With the imminent launch of the Raspberry Pi 5 I wondered - how long does it take to compile the latest LLVM release (17 at the time of writing this blog) on the Raspberry Pi 4. This will give me a baseline that I can test the Raspberry Pi 5 against once I get ahold of it.

For my initial exploration I decided to test just three things:

  1. Using the stock Clang compiler I could get at via apt get to compile LLVM. This is Clang 11 at the time of writing this post.
  2. Use the Clang 17 compiler built above to compile LLVM itself again. This stage will mean that the LLVM code itself is being built with the latest compiler.
  3. Then use the stage 2 compiler to compile LLVM a third time. This will test whether the Clang 17 compiler built by the Clang 17 compiler is more optimal.

I decided to just build with CMAKE_BUILD_TYPE=RELEASE, and I decided to build the Bolt, Clang, LLD, and compiler-rt subprojects. Just to keep it simple but interesting!

So what are the results?

First lets look at the time taken:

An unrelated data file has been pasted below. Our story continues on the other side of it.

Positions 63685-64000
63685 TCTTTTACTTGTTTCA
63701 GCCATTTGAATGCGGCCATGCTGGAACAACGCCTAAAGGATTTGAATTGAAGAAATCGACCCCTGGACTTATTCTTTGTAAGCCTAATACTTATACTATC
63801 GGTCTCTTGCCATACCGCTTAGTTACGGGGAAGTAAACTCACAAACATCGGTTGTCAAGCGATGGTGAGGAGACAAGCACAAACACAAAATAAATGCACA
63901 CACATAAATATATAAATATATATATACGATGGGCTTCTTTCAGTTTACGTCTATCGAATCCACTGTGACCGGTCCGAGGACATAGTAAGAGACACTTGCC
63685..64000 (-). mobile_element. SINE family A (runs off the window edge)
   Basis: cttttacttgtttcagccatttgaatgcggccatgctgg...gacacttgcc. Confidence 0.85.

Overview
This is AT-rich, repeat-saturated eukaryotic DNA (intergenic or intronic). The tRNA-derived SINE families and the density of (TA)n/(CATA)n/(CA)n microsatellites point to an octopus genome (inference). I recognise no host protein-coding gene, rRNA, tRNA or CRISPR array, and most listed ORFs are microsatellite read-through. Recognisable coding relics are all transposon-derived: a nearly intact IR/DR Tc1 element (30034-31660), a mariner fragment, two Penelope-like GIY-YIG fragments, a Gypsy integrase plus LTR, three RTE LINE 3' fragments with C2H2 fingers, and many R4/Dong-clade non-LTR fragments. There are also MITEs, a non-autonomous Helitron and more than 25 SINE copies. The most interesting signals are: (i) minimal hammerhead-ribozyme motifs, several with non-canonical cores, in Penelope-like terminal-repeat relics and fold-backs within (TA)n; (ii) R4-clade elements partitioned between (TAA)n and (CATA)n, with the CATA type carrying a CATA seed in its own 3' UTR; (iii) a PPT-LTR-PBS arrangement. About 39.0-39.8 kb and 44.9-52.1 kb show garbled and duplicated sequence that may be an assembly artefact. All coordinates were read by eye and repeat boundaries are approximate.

As can be seen in the chart it takes a cool 9.52 hours to build with the stock Clang 11 compiler. First observation - wow that’s a long time! But the Clang 17 compiler we built with Clang 11 goes a cool 12.9% faster, coming in at 8.42 hours. The Clang 17 compiler built with Clang 17 would reliably run a smidge faster at 13.3% faster than Clang 11, coming in at 8.40 hours.

And now the binary size of Clang too:

The binary size of the compiler built with Clang 17 was identical in both cases, which is as expected (it’d only differ if there was a compiler bug or some sort of non-deterministic behaviour in the compiler). The binary built with Clang 17 is 15.3% larger than the binary built with Clang 11.

Overall this result shows that Clang 17 is faster than Clang 11, but it is achieving this in part with a sizable increase in binary size.

It’ll be interesting to see how the Raspberry Pi 5 compares in comparison once I can test it!